Take one tech boom, add an anti-chain store law and six-figure payments to vacate existing tenants, insert Sandro, Alexis Bittar, Ella Moss and Aesop, and what do you have? Fillmore Street, aka the hot retail spot in San Francisco.
This story first appeared in the May 19, 2014 issue of WWD. Subscribe Today.
Undeterred by the fact that annual rents have rocketed to between $120 and $144 a square foot, from $72 to $84 a square foot just two years ago, and that the vacancy rate is about one a year, fashion and beauty brands have been clamoring to claim a spot in this affluent Pacific Heights neighborhood. Among those building stores are The Kooples and Rag & Bone. Moreover, Maje and Rebecca Minkoff have set their sights on what realtor David Fishbein describes as “Bleecker Street on the West Coast.”
The 28-year-old partner at Runyon Group should know. In the past three years, his company has settled 13 fashion and beauty brands — including Curve, Alice + Olivia, Joie, Nars Cosmetics, Le Labo and Jarbo — into the quaint buildings built in the early 1900s.
“People see it as a market where a brand can thrive,” Fishbein said.
Previously dotted with art-house theaters, cafés and thrift shops, Fillmore welcomed the contemporary coterie in 2006 with the arrival of Marc by Marc Jacobs. Two years later, Ralph Lauren opened the doors to its emporium. In 2012, the fashion frenzy escalated with new boutiques from Joie, Alice + Olivia and Curve. Fillmore is now home to the likes of James Perse, Oska-owned 2130, Steven Alan, Eileen Fisher, Jurlique and Scotch & Soda.
Some companies are so keen to secure a location on Fillmore that they’re willing to pay non-refundable key money to an existing tenant to hand over the lease. The reasoning is that it is better to pay a business to leave early, even if they have a year left on their lease. According to reports, Ella Moss forked over $250,000 to Design Within Reach for the furniture company’s space, while Rag & Bone paid $25,000 a month for seven months to claim a corner previously occupied by a laundromat and coffee shop for what will be its third West Coast store and 14th full-price store in the U.S. (Ella Moss and Rag & Bone declined to comment.)
Beside key money, fashion retailers must comply with a citywide “formula retail” law that prohibits companies with 11 or more U.S. locations, including signed leases, from entering certain neighborhoods. Fashion houses are feeling extra pressure now that the law — intended to protect independent businesses and keep the neighborhood from becoming cookie-cutter — may be changed to include foreign locations as part of the 11-store count, and to cover seemingly independent brands that are actually half-owned by chains. San Francisco’s board of supervisors is scheduled to review the legislation as early as June.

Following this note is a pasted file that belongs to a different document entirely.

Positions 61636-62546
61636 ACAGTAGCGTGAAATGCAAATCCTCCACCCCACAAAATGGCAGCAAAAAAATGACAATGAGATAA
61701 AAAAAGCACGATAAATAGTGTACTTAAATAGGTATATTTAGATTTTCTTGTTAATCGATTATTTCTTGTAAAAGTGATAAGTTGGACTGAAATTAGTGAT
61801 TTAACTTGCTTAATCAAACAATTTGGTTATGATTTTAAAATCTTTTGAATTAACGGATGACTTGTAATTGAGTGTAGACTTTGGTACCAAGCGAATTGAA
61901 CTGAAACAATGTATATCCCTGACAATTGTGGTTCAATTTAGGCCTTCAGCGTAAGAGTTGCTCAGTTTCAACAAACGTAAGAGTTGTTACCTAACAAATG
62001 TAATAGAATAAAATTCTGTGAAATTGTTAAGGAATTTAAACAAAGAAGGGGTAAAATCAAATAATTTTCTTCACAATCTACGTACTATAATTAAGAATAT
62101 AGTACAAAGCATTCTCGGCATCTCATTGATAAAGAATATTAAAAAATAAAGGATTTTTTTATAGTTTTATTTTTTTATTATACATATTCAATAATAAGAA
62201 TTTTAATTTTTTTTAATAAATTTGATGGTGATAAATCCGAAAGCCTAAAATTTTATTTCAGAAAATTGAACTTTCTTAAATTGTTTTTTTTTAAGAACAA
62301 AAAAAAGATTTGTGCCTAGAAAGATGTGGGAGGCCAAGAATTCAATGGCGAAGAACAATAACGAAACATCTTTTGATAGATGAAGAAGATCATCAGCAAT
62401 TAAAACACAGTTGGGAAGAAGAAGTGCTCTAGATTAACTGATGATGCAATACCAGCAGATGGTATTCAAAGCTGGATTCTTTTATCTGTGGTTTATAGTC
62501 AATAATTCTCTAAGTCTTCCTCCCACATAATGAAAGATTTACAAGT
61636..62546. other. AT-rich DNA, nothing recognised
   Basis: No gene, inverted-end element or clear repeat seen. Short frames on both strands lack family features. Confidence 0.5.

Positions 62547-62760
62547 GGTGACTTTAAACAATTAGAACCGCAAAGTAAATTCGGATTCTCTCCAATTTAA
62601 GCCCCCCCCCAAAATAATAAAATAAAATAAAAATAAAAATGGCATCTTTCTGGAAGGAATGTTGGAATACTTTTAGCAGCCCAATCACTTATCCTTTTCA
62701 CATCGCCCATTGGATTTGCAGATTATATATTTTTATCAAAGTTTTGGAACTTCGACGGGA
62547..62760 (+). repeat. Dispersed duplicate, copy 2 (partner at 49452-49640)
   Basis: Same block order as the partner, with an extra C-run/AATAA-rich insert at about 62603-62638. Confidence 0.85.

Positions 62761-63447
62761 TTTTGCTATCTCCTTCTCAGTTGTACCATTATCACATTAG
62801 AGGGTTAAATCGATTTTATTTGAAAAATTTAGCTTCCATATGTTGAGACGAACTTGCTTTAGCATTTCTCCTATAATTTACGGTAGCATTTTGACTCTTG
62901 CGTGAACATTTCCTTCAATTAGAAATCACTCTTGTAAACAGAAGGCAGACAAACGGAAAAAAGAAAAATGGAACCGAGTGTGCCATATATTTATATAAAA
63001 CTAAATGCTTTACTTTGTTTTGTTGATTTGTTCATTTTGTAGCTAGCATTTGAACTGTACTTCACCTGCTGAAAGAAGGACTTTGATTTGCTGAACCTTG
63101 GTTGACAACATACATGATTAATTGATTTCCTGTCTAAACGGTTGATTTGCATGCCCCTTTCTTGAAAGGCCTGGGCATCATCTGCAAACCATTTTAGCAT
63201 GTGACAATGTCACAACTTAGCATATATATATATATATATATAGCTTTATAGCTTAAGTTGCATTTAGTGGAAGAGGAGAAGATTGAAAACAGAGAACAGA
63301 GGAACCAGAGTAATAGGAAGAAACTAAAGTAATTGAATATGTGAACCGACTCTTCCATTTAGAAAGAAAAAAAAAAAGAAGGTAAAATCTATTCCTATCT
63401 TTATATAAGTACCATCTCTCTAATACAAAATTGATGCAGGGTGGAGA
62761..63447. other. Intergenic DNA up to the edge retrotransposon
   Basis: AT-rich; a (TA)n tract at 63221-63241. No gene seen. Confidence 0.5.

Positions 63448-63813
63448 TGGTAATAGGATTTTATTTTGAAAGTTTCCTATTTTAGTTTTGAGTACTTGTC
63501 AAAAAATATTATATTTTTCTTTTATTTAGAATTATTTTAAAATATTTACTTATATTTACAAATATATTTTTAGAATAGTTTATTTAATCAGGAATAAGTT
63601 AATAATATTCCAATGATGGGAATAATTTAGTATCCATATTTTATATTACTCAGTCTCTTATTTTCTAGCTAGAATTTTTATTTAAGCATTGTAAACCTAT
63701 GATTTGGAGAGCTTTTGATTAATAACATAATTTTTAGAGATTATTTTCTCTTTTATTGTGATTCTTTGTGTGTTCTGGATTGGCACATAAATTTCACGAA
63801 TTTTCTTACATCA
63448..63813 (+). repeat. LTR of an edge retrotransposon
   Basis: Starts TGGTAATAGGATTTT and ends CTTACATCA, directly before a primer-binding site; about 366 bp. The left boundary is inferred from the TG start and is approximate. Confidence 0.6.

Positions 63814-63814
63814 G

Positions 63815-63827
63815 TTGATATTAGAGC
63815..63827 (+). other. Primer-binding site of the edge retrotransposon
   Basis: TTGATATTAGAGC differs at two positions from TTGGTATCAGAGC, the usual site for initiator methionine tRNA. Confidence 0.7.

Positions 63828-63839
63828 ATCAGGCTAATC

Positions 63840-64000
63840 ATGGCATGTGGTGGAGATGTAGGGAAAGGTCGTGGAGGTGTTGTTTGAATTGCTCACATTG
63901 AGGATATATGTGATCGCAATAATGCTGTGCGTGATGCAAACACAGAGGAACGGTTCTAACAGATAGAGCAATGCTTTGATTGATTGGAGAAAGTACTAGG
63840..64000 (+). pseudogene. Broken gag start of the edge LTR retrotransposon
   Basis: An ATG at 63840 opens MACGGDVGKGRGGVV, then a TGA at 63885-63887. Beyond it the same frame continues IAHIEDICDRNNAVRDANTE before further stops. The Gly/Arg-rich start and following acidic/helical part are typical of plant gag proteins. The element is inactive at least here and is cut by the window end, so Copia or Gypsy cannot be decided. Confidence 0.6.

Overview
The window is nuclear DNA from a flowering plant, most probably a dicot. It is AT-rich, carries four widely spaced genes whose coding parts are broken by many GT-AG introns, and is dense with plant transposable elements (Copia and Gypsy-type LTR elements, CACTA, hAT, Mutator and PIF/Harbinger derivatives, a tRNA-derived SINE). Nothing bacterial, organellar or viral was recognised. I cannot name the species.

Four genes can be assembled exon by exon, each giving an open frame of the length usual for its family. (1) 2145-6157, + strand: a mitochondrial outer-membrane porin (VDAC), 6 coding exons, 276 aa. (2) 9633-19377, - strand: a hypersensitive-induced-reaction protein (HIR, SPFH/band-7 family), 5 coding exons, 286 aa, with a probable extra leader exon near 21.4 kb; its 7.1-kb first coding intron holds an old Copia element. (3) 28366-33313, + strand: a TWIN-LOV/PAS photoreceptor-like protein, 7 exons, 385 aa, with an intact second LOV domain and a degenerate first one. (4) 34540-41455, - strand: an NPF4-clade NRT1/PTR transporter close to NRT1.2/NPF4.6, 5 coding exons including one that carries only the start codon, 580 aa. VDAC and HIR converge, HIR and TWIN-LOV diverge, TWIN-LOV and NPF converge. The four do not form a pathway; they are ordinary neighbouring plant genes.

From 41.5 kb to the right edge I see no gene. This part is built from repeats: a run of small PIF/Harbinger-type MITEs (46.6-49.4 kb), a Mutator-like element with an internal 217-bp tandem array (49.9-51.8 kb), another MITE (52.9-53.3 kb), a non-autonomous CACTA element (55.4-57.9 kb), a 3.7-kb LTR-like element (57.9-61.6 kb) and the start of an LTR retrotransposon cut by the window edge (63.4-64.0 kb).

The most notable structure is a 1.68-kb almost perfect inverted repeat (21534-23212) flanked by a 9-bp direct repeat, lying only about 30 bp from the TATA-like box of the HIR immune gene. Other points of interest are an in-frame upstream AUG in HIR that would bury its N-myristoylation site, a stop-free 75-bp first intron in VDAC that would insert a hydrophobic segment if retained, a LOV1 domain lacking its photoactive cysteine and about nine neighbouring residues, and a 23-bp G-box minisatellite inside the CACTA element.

Exceptions can be made on Fillmore, however. In February, after Rag & Bone partner David Neville flew to San Francisco to speak in front of the city’s Planning Commission, the commissioners voted 4-3 to approve the New York-based brand’s store on Fillmore, exempting it from the formula retail law. In turn, Rag & Bone pledged to support the community through projects such as raising money for public schools.
Still, the San Francisco Bay Area offers few alternatives for fast-growing fashion brands. The moneyed technorati work — but don’t shop — in Silicon Valley. While Union Square doesn’t impose the same restrictions on retail, the home to Paul Smith, Christian Louboutin, Neiman Marcus and other established businesses costs double or triple the rent on Fillmore.
Other areas like Valencia Street in the Mission and Hayes Street in Hayes Valley are even more fervent about opposing chain stores. Across the Bay, Berkeley’s Fourth Street attracts the same brands that operate stores on Fillmore, including Jigsaw London, MAC, Kiehl’s, Erica Tanov and Margaret O’Leary, yet it doesn’t draw the same demographic.
“We looked at a ton of different areas but Fillmore Street felt the most compelling,” said Jonathan Saven, president of VF Corp.-owned Ella Moss, which unveiled a 2,500-square-foot boutique decorated with chevron-patterned mirrors and rose gold-accented furniture in November.
As retailers decorate their shops like apartments, the street’s residential and commercial setting appeals to them.
“The San Francisco Joie girl lives, shops and spends most her time in the area,” said Serge Azria, chief executive officer and creative director of Joie, who opened the contemporary brand’s first Bay Area boutique in 2012. “Fillmore Street lends itself to this intimate feel.”